You are ready to part ways with your spouse and embrace single life. In fact, your spouse feels the same way. In this situation, it might make sense to move forward with an uncontested divorce filing.
Uncontested divorce filings offer the benefit of saving both money and time, due to the streamlined court procedures associated with them. Here is a look at what an uncontested divorce is and why it may be a smart option for you in Illinois.
Is an uncontested divorce a viable option for you?
An uncontested divorce is an option for you if both you and the other party are informed about the major issues in your divorce and agree on how to handle these divorce issues. These issues may include child support and child custody arrangements, for example. Other important issues to consider during your marital breakup include spousal maintenance and property division.
How do you start an uncontested divorce?
You can begin this type of divorce proceeding in the same way you would a contested one: with a divorce filing. You can simply file information regarding child custody and property division, as well as a statement on the grounds for your marital breakup.
If your future ex agrees with completing an uncontested divorce, or if he or she does not appear in court, the court will grant you this type of divorce. Meanwhile, if your future ex is not in agreement with completing an uncontested divorce, the court will not grant you one.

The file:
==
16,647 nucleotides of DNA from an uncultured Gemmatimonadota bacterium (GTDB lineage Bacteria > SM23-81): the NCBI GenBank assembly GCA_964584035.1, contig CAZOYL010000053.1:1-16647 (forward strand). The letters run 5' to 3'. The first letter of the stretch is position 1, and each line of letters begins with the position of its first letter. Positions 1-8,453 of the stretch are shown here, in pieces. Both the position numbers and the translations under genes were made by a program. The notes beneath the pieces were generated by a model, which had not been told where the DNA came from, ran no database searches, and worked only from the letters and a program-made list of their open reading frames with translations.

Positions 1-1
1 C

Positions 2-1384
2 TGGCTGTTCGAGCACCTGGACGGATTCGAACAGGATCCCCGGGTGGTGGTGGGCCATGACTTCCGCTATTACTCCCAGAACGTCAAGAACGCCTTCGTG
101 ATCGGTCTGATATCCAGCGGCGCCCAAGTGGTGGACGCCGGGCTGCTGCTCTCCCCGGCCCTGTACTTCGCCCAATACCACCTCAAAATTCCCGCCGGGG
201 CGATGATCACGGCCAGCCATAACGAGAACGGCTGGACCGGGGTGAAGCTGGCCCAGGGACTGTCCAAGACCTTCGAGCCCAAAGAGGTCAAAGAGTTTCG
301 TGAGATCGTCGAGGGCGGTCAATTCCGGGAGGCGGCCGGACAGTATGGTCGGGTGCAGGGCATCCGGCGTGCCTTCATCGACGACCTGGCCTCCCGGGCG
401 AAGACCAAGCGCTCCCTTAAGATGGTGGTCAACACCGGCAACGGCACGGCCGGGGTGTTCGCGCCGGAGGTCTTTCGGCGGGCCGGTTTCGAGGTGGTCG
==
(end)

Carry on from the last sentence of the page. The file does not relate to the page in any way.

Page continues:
Why should you pursue an uncontested divorce?
A major advantage of uncontested divorces is that they offer financial savings. As mentioned earlier, it is a streamlined procedure, which means lower court costs for you. In addition, the marital dissolution process will likely be faster than it would be with a contested divorce. After all, you do not have to worry about all of the intense legal wrangling and the greater number of proceedings that tend to come with contested divorces.
An uncontested divorce is also generally less stressful than going to divorce trial, as there are usually fewer chances for conflicts to erupt. Of course, an uncontested divorce may not be the best option if you have children or complex property arrangements. Whether you ultimately choose the uncontested or the contested divorce route, you have the right to pursue the most personally favorable outcome in light of the circumstances surrounding your marital dissolution in Illinois.